New calculations suggest the Universe could be significantly younger than initially estimated. The latest study Universe has even shaved hundreds of millions of years from two other cosmic calculations published this year. The enormous swings in scientists’ estimates reflect different approaches to the problem of understanding the universe’s real age. Dr Inh Jee, of the Max Planck Institute lead author of the study, said: “We have large uncertainty for how the stars are moving in the galaxy.”
Scientists track the movement of stars to measure how fast it is expanding, to calculate the age of the cosmos. If the Universe is expanding faster, it reached its current size quicker and therefore must be relatively younger. The expansion rate is called the Hubble constant and is one of the most important numbers in astrophysics. A larger Hubble Constant makes for a quicker – and younger – Universe. The Universe’s generally accepted age is 13.7 billion years, based on a Hubble Constant of 70. Dr Jee’s team, however, arrived at a Hubble Constant of 82.4, putting the age of the cosmos at approximately 11.4 billion years.
Dr Jee used gravitational lensing, where gravity warps light and makes distant objects appear closer. They rely on a special type of that effect called time delay lensing, using the changing brightness of distant objects to gather data for their calculations. But this approach is only one of other emerging ones that have led to an array of estimates in recent years. This has reopened the simmering astronomical argument of the 1990s that had been seemingly settled. In 2013, a team of European scientists looked at leftover radiation from the Big Bang and pronounced the expansion rate a slower 67.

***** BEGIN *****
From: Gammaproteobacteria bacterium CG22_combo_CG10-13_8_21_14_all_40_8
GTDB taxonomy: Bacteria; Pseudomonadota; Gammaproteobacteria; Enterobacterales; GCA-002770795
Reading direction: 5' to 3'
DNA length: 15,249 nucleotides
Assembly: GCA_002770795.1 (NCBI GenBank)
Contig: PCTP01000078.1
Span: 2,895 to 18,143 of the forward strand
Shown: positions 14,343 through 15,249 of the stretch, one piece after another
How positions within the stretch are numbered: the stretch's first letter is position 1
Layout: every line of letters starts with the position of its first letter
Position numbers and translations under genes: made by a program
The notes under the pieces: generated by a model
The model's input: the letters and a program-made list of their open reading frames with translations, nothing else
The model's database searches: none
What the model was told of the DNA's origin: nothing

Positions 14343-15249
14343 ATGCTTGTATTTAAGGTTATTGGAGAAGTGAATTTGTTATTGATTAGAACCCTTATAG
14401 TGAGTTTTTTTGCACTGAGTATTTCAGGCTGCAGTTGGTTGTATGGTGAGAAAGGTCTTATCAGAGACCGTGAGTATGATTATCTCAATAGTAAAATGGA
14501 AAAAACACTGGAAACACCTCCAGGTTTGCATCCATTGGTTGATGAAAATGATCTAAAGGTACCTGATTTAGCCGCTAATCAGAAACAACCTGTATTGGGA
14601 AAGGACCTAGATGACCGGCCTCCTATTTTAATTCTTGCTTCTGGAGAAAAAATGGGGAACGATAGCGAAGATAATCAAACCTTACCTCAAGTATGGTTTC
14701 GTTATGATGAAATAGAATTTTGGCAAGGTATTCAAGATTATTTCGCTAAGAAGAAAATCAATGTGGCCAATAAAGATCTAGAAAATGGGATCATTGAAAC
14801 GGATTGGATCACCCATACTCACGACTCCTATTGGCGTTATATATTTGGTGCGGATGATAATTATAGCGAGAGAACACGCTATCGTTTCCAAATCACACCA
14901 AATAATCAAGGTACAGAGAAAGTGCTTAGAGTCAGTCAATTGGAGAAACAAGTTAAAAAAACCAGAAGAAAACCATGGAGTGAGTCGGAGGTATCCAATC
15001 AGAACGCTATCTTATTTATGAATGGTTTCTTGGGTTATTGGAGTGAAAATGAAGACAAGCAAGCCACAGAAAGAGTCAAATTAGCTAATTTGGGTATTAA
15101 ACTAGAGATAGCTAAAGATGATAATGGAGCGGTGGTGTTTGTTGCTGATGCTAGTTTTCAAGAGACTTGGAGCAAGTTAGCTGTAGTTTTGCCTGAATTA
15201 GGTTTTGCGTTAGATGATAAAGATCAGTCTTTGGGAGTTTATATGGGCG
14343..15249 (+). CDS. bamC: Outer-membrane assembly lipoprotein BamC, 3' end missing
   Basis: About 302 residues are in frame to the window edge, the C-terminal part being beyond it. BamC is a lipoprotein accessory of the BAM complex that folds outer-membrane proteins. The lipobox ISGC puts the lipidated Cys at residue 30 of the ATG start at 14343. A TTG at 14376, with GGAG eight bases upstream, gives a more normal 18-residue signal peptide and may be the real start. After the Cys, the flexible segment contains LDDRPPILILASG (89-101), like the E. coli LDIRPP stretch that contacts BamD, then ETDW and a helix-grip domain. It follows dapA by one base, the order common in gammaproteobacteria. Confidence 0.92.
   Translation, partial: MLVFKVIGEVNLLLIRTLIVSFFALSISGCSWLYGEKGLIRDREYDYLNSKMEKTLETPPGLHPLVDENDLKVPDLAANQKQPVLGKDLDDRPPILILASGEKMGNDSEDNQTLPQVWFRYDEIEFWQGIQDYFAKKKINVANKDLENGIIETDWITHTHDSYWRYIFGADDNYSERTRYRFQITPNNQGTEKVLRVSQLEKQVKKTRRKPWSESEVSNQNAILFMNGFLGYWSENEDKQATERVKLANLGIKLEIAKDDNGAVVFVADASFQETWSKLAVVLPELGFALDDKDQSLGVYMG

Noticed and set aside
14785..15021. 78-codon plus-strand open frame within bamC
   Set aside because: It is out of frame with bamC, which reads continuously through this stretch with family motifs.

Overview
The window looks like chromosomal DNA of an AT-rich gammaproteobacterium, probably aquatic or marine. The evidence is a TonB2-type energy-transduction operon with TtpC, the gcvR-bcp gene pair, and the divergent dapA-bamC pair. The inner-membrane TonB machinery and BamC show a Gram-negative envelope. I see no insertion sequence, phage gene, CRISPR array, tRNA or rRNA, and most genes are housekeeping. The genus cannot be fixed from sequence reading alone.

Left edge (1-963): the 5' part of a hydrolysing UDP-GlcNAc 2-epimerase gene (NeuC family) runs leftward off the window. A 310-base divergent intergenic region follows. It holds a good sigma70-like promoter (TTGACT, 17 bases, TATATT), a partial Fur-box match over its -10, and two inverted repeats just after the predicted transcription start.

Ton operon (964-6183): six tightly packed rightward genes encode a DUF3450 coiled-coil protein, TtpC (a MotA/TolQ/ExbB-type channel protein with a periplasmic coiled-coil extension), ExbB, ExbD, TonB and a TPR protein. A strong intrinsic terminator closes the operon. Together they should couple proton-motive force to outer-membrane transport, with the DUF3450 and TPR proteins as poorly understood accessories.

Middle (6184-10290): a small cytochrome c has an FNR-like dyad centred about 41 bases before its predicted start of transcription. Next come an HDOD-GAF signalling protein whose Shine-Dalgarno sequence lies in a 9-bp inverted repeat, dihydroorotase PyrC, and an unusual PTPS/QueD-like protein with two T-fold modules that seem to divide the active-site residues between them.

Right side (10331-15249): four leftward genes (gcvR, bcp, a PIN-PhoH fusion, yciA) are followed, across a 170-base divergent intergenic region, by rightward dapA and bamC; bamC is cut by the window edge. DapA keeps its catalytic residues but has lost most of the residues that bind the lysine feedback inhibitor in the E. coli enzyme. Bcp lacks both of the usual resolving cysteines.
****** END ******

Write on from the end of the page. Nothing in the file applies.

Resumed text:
And earlier this year Nobel Prize winning astrophysicist Adam Riess of the Space Telescope Science Institute used NASA’s super telescope and came up with a number of 74. Another team, meanwhile came up with 73.3 earlier this year. Dr Jee and outside experts had big caveats for her number. She used only two gravitational lenses, which were all that were available, and so her margin of error is so large that it is still possible the Universe could be older than calculated, not dramatically younger.
Harvard astronomer Professor Avi Loeb, who wasn’t part of the study, said it an interesting and unique way to calculate the universe’s expansion rate, but the large error margins limits its effectiveness until more information can be gathered. Professor Loeb said: “It is difficult to be certain of your conclusions if you use a ruler that you don’t fully understand.”